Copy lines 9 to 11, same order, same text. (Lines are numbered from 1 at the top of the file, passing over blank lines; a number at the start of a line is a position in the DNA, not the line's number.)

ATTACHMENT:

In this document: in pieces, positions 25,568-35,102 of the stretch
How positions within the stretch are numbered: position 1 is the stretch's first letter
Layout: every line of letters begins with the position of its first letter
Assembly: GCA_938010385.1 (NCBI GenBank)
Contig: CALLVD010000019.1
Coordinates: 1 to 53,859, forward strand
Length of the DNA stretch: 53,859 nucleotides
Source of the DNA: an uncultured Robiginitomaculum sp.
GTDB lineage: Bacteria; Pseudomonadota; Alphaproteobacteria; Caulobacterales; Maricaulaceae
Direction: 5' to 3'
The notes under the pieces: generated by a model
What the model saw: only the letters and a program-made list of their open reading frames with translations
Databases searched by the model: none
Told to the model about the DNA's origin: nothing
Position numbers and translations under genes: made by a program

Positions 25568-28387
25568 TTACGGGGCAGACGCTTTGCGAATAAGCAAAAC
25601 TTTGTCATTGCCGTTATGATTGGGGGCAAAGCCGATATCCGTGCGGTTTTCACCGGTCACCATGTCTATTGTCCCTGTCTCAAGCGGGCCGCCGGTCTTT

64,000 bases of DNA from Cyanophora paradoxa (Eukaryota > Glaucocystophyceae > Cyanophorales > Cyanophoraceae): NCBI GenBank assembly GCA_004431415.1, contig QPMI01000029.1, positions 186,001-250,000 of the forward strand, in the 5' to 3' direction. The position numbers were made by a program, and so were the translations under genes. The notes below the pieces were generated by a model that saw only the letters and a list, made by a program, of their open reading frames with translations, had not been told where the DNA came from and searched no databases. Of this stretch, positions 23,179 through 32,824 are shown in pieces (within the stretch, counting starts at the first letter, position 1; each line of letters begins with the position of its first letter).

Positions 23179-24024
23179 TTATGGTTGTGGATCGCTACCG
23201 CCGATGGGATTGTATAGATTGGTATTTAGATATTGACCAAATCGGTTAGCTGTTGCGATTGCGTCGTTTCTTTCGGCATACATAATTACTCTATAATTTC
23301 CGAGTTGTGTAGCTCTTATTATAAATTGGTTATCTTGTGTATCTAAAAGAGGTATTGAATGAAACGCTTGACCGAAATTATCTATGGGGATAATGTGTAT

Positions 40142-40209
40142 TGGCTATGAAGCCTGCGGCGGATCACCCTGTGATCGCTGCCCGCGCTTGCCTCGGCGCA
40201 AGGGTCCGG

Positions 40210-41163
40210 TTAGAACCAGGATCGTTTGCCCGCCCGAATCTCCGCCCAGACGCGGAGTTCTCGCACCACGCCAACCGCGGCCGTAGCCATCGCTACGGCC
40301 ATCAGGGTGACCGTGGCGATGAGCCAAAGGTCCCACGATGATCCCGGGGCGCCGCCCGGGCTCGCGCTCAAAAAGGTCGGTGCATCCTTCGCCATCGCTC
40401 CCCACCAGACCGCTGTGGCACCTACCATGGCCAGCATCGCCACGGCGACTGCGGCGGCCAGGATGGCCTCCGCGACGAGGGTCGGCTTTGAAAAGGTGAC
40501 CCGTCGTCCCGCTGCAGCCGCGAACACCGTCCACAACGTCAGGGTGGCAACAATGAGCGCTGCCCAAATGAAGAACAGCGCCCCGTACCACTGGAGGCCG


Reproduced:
GTDB lineage: Bacteria; Pseudomonadota; Alphaproteobacteria; Caulobacterales; Maricaulaceae
Direction: 5' to 3'
The notes under the pieces: generated by a model